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Bra Physics 4 - What can we learn about the cups and straps?

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In this part, I talk about the physics involved in the cups and the straps. The cups are by far the most complex part of the bra, and their geometry befuddles millions of people worldwide. I won't be talking about geometry here - cup shape, strap positioning, and necklines (well, I do a tiny bit in the extended version), but instead your material choice and how it impacts a bra.  You can check out part 1 where I go over the main function of a bra and the forces it needs to provide. part 2 discusses the design of the band, part 3 the wires and cradle.   A s b e f o r e , a n e x t e n d e d v e r s i o n o f t h i s p o s t c a n b e f o u n d o n m y Ko-fi , w h e r e y o u c a n g e t i n s t a n t a c c e s s t o t h i s a n d p r e v i o u s e x t e n d e d b l o g p o s t s f o r j u s t £ 2 / $ 3 . I f y o u w a n t , y o u c a n t h e n c o n t i n u e s u b s c r i b i n g o n a m o n t h l y b a s i s t o s u p p o r t m y

Why the Omega Alteration keeps messing up your armpit (and how to fix it)

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There are a few different adjustments you can make when altering a pattern to fit a smaller frame - Emerald Erin has a great rundown here . One that I have mentioned before on this blog is called the omega adjustment.  Now, a bugbear of mine is that while this is called the omega adjustment, doing this alteration doesn't mean your breasts are omega shaped . You can need a smaller wire than intended for your size range without being omega shaped, and this is known as being projected - if you need a truly omega shaped bra, additional alterations will be required. I just thought I'd mention this here to avoid confusion, but the link above goes into this in more detail. You can read an extended version of this post and many of my other bra making blog posts for just £2 on my Ko-fi , and make a monthly pledge to continue supporting my blog if you want! Theory Behind the Omega Alteration Let's stop thinking about bra cups for a minute and instead start thinking about their ge

2 Ways to Widen the Lower Gore - Wire Spring or Wire Rotation?

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Widening the lower gore (aka the lower bridge) is a common alteration for those with a splayed root shape , but the techniques in this post can also be used to turn a regular wire into a plunge wire. Here's two ways to widen the lower gore, each with their own advantages and disadvantages. Wire Rotation The wire rotation method is a simple alteration, made by literally adding a triangle to the lower gore to widen it. This is the alteration most people talk about when recommending widening the lower gore, such as in this post by Cloth Habit . The alteration is very easy, you just add as much width as you want (half of the total width increase of course) and make sure the top and bottom off the gore are sitting at 90 degrees to your new centre gore line, and off you go.  The standard method of widening the gore by wire rotation You can also test out this alteration on a toile/fitting band by slicing it up the middle and patching it with a triangular piece of fabric.  You can see that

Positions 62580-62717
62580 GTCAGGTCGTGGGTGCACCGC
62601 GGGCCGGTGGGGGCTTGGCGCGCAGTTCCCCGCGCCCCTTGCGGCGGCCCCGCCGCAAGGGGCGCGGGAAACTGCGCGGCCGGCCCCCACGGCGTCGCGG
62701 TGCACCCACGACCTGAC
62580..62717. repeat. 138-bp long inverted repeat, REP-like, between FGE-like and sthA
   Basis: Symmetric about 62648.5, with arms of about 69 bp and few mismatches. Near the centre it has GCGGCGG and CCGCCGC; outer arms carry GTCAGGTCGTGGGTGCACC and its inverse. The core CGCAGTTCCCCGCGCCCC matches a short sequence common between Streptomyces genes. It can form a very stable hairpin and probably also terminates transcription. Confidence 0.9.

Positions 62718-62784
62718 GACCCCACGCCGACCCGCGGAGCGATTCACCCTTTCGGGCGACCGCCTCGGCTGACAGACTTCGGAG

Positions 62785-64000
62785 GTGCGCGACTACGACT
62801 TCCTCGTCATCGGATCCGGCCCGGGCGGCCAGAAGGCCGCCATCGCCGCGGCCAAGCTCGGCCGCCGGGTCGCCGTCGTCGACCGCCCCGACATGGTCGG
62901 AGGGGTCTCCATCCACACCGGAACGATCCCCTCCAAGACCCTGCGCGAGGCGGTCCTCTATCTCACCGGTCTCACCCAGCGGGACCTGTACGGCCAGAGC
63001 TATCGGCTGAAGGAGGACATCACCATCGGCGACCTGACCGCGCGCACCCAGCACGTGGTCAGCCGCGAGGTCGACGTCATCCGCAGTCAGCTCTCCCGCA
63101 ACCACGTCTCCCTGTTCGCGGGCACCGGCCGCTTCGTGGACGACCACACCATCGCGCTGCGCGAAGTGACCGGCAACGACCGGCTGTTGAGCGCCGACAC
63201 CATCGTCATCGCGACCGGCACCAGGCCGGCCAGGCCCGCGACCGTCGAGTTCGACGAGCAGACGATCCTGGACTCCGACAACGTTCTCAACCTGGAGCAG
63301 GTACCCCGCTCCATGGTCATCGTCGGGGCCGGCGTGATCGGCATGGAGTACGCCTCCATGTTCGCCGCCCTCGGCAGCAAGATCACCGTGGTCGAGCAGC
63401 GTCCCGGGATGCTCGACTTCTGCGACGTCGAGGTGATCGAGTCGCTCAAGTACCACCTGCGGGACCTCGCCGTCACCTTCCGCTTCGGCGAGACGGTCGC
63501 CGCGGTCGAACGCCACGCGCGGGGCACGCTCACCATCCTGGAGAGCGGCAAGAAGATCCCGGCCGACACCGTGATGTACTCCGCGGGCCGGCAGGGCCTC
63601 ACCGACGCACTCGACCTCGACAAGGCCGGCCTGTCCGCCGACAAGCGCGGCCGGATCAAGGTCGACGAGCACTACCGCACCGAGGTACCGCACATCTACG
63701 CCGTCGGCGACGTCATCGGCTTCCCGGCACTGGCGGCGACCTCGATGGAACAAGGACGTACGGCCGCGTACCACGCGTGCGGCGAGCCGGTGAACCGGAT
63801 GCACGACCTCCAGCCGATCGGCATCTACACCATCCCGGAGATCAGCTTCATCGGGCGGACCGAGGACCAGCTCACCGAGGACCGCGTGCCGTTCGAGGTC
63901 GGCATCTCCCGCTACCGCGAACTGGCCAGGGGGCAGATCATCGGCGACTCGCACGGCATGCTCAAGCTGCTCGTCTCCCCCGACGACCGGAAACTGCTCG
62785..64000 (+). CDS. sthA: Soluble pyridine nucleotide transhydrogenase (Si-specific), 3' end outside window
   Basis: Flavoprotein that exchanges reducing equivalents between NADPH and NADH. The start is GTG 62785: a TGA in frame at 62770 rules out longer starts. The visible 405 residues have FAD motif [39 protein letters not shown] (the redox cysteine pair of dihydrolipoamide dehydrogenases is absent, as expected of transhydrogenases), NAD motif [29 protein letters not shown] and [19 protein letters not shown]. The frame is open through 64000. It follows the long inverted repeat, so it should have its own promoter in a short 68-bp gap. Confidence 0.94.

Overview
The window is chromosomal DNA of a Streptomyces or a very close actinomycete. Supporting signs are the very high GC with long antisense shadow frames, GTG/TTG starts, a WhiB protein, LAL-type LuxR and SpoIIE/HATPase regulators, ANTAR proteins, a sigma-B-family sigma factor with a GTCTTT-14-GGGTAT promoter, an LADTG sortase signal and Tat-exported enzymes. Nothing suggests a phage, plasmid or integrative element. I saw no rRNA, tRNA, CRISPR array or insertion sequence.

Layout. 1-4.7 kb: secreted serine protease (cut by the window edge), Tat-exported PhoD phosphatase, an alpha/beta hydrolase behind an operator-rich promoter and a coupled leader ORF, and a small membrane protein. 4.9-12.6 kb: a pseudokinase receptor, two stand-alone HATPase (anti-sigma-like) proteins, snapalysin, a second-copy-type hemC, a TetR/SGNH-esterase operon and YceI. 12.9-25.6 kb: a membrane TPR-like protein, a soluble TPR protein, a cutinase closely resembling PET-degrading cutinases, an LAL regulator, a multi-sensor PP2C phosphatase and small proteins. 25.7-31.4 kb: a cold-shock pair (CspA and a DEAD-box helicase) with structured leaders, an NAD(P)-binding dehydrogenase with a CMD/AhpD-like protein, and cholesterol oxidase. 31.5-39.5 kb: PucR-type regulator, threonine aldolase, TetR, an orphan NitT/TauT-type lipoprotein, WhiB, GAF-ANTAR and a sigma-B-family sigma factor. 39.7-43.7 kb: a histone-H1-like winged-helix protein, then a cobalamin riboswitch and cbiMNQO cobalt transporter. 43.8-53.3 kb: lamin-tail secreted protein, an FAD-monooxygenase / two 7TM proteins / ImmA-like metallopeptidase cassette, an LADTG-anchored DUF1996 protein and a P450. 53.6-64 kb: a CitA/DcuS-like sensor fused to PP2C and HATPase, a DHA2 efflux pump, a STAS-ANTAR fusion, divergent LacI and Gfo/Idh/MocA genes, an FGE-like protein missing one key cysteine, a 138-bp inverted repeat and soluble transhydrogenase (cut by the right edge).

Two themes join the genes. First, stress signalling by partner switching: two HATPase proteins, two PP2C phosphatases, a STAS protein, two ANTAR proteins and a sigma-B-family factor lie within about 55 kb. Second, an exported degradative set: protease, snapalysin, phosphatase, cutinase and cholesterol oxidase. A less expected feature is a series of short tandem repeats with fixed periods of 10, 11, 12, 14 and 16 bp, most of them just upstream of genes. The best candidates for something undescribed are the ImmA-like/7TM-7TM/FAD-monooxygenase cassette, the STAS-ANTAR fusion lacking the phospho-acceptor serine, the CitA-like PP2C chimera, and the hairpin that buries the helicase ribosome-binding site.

Bra Physics Part 3: What can we learn about the wires and cradle?

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This is Part 3 of my Bra Physics series. In Part 1 , I described the forces involved in supporting your breasts and what parts of a bra are responsible for providing those forces. In Part 2 I introduced the concepts of stress and strain, and applied these and part 1's principles to the design and fit of bands. Now let's move on to the much maligned underwire (and the cradle). In the original Bra Physics post , I didn't talk much about the role of the underwire. The wires are a critical part of the "foundation" of a wired bra, as improper design or fit can cause pain and even injury, as well as reduce the support available in a bra. The underwire's main job is to resist the forces of the band, maintaining a cupped shape despite the bra being under high degrees of tension. Because the underwire is being pulled on by the band, we need to recap the stress and strain concepts discussed in Part 2 . Recap: Stress and Strain The strain of an item is essentially